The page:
Hartwig feared—needlessly—that he would be discovered by the escorts’ ASDICs, the British term for the underwater sonar-detection devices. “ASDIC conditions were bad,” reported Lieutenant G.S. Hall, RCNR, the captain of Trail. “Non-sub contacts could be obtained all around the ship on the riptides and water temperature gradients, and it was obvious that the effectiveness of an A/S screen would be greatly affected in this part of the Strait.” In fact, local currents were strong enough to push U-517 clear of the area by late afternoon, with little use of her motors.

Meanwhile, a major mix-up in proper reporting of the incident allowed the slow section of SG-6 to steam straight into the clutches of U-165. At 9:30 p.m. local time, Hoffmann’s torpedoes struck the SS Alyn, laden with dynamite and high-test fuel, and the oiler Laramie, filled with volatile aviation gas. Most of Alyn’s crew (except the stalwart Coast Guard gunners) abandoned ship quickly. Hartwig sank the derelict hours later. Miraculously, Laramie survived. Despite the prospect of imminent immolation, and at times ankle deep in gasoline, the USN crew got her back to Sydney.

A 1943 poster promotes war savings stamps to pay for depth charges.
LAC/C-091587

The first contact the Allies had with Hartwig came on the night of Sept. 1, when he entered Forteau Bay on the coast of Labrador on the surface, and approached to within 20 metres of the wharf. As Hartwig withdrew, Weyburn passed U-517 in the dark, close enough for the deck watches to see one another. The corvette spun around as U-517 crash dived, but Weyburn’s ASDIC never found the sub.

Weyburn got another chance the next day while escorting the return passage of NL-6 off the north shore of the St. Lawrence. Hartwig had just fired torpedoes as Weyburn turned to attack him and opened fire. Hartwig was again forced into a crash dive, and again simply disappeared. “Weyburn didn’t get a sniff of him on ASDIC,” Tony German, a junior officer on Weyburn, later recalled, “although we’d seen him twice, large as life.” Hartwig’s attack sent the little 1,500-ton Canadian steamer Donald Stewart to the bottom.

Constant air patrols eventually encouraged both Hartwig and Hoffmann to move south into the choke point of trade along the Gaspé coast. (U-513 moved east along the north coast of Newfoundland and eventually attacked the anchorage at Wabana in Newfoundland’s Conception Bay.)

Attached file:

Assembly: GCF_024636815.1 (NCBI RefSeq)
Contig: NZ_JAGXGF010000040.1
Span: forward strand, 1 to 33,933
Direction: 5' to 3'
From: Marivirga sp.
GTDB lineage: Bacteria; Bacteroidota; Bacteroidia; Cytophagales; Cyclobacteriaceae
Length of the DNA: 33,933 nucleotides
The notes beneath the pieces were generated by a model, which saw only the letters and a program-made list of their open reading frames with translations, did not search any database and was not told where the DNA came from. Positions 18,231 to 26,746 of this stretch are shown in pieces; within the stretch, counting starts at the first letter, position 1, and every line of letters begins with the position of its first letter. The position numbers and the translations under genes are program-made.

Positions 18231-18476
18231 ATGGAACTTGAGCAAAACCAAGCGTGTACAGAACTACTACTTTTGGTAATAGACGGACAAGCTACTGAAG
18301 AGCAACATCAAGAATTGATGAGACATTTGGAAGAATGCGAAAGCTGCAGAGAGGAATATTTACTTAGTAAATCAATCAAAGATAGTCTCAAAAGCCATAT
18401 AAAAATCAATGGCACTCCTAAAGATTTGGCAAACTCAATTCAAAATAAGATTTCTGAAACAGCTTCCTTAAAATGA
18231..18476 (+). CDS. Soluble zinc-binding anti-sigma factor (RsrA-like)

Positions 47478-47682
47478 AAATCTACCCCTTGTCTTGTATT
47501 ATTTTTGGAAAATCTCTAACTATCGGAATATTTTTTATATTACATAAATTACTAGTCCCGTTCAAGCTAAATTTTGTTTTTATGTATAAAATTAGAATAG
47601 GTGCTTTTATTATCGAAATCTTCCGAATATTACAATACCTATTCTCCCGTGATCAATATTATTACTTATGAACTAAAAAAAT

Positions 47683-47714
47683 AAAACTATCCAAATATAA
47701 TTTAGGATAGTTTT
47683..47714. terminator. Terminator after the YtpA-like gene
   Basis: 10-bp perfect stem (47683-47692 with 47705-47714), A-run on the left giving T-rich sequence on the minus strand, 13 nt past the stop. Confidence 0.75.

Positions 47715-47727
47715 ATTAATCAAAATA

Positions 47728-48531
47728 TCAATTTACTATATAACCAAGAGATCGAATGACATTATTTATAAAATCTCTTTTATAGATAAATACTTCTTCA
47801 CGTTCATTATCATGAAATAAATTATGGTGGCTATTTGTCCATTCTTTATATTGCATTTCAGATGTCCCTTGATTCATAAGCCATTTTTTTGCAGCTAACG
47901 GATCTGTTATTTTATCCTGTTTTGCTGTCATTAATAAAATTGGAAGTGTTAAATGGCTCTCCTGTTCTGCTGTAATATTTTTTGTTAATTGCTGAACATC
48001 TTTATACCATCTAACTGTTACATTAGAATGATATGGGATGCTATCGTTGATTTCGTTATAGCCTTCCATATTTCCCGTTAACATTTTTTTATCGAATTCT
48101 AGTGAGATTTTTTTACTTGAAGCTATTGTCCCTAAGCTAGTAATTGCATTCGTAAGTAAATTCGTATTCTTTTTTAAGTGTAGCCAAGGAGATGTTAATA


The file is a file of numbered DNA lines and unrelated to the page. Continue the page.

The worst of the Battle of the St. Lawrence was yet to come.

Navigation handbooks used by German submarine crews included this map of the Gulf of St. Lawrence locating lighthouses, gun emplacements and airfields.
CWM/19730174-002_b

By the time Hartwig and Hoffmann arrived off Gaspé, the navy and the government had decided to close the gulf to oceanic shipping. This had little to do with lost ships. In fact, since May only six ships had been sunk by U-boats in the southern gulf and St. Lawrence River. The primary reason was the commitment of 17 corvettes to the looming Allied assault on North Africa, Operation Torch. “Letting corvettes go means routing freight by the river will have to stop for this season,” Mackenzie King stated.

The British were also anxious to shut down the 1,600-kilometre convoy route to Canada’s inland ports. Allied shipping losses in 1942 were staggering, and carrying capacity could be saved by routing Canadian trade by rail to East Coast ports. The RCN also knew that the complex hydrography of the river and the gulf could not be solved by the technology of the era, while the canalizing effect of the geography forced convoys into predictable and easily intercepted tracks. As things turned out, the heaviest and most dramatic losses in the St. Lawrence therefore occurred after the decision was made to close it to oceanic shipping.

In the meantime, the solution to U-boats in the St. Lawrence was airpower. By early September 1942, the RCAF had reinforced its forces in the St. Lawrence. Six Hudson bombers were now operating from Mont-Joli, Que., and a special “striking force” of three Hudsons were deployed to Chatham, N.B. The latter were among the first Canadian-based maritime patrol aircraft to be painted all white and to use a higher patrol altitude—which made them significantly harder to see. This combination allowed Pilot Officer R.S. Keetley to surprise Hoffmann on the surface south of Anticosti Island on Sept. 9. Keetley’s patrol had been initiated after the disappearance of the little auxiliary escort vessel HMCS Raccoon (shattered by torpedoes from U-165). Hoffmann escaped, in part because Canadian-based aircraft still lacked depth-charge pistols suitable for attacking a surfaced U-boat.

Then on Sept. 11, Hartwig also announced his presence by sinking an escort, HMCS Charlottetown, in broad daylight just off the Gaspé coast. Then Hartwig and Hoffmann launched a tag-team attack on convoy SQ-36. By Sept. 14, Hartwig was off Cap-des-Rosiers, Que., ready to intercept SQ-36, the largest St. Lawrence convoy of the season with 22 ships headed for Quebec. It also had the largest escort yet: the British destroyer HMS Salisbury and the Canadian corvette HMCS Arrowhead, both with modern radar, as well as the Bangor-class HMCS Vegreville and several motor launches.